The second that someone forwards an email such as this to several people, it is essentially viral. If the content is simple and amusing enough, it can become global surprisingly quickly. Usually this content is of no major discussion point, just simply shared. Occasionally some are popular enough to gain media attention, such as the spider email was, but this is not common or required. The popularity will obviously be dependent on the content, mainstream content will be more successful as it has the largest social networking space, while emails that are of an adult or even sensitive nature will be constrained to a tighter network of distribution.

How do you think marketers/ad people can harness the power of the ‘viral’?

Many agencies have attempted to use viral marketing, some with limited success others with great results. People will generally not forward advertising unless it is unique or humorous and there have been many cases where the advertising is purposely secondary to the humour.

In the case of the spider email, it may have seemed like it went global in the matter of a few days but there is actually some groundwork involved. Constructs on social networking sites are possibly the most important factor. It is not a matter of typing on a comments page about how great something is – I have found much greater attention is gained by being negative. For example, I posted the spider email link on several social networking sites under one construct name and then in the comments section wrote (as a different construct) that the spider email was not funny and that David Thorne was a moron.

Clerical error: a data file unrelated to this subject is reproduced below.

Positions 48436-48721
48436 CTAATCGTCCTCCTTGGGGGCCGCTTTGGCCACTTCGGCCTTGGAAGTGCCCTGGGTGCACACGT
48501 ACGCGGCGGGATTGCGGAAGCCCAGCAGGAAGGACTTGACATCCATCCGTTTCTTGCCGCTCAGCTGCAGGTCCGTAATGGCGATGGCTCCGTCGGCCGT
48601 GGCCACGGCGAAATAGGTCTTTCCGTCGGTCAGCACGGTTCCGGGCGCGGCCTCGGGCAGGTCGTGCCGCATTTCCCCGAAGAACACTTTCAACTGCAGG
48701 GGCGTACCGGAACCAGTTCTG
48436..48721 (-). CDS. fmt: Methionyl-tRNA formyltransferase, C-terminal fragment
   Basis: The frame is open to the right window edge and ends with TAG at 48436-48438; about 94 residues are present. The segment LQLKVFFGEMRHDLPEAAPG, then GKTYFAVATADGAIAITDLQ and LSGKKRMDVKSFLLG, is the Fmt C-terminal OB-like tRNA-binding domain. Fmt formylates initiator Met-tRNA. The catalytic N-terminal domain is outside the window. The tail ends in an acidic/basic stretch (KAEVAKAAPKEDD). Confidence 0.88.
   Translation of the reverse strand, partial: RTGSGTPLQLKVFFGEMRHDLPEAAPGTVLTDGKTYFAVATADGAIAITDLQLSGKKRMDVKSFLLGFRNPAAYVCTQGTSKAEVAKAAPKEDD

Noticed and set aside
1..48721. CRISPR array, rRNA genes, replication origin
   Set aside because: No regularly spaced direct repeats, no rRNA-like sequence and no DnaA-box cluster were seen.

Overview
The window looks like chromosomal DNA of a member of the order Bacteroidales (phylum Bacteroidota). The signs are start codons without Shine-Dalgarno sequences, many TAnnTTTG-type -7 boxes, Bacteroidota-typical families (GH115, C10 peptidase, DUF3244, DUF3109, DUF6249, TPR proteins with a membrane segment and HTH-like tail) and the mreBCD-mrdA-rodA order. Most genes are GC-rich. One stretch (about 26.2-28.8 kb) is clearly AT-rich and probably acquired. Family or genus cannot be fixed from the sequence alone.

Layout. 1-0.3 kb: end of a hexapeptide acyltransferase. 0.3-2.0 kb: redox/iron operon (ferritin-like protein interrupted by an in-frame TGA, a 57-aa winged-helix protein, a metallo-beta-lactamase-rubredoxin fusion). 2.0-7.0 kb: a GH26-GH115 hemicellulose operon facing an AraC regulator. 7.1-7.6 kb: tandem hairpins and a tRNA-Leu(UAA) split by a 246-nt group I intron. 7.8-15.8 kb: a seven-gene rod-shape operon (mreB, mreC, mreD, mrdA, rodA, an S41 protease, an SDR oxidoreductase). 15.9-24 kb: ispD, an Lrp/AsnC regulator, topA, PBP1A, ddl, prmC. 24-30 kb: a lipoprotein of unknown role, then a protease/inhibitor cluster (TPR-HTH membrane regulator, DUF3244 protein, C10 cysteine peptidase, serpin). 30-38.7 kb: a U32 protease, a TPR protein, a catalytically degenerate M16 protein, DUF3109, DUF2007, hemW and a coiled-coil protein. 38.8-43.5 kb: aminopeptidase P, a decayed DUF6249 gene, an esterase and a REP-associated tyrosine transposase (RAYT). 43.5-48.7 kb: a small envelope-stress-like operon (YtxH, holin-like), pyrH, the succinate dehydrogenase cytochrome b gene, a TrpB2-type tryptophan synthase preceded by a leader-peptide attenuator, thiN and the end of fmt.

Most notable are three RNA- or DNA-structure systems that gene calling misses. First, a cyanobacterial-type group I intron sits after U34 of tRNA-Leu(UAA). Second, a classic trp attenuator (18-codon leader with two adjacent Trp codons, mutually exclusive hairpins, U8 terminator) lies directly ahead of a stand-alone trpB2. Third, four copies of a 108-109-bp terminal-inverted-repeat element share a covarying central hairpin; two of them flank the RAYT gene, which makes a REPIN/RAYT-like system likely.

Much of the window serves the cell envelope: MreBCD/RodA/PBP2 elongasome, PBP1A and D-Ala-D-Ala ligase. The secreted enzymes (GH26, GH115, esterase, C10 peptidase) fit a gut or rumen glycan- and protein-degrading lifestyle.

This effectively opens the floodgates of posts arguing against you and drives the popularity up. I have, on occasions, had several constructs arguing against themselves on sites to drive comments and thereby move stories to top ratings. The content then moves from the social networking pages to email as a natural course.
This is not a new trick and is almost always effective to some degree.

Is there hope for the digital space or is it doomed to be filled with porn and advertising for Viagra?

It is doomed to be filled with porn and advertising for Viagra. I think that everybody accepts this and has become used to the certain percentage of unsolicited material that gets through filters. There must be enough people clicking on the links with the aim of increasing their girth for the advertisers to continue doing so. I know I have. Laws designed to control spamming have been outstandingly ineffective and targeted marketing to opt in recipients is a growing industry being quite an effective tool for companies such as Australia Post and Nestle, for example, where lifestyle surveys promise the chance of prizes in return for receiving advertising. Personally, I enjoy receiving the emails claiming they have three million dollars to transfer out of the country and need my help as there is a part of me that wants to believe.

In part two (16th Dec), David discusses his life in websites, pirates and why the industry is not a load of bollocks.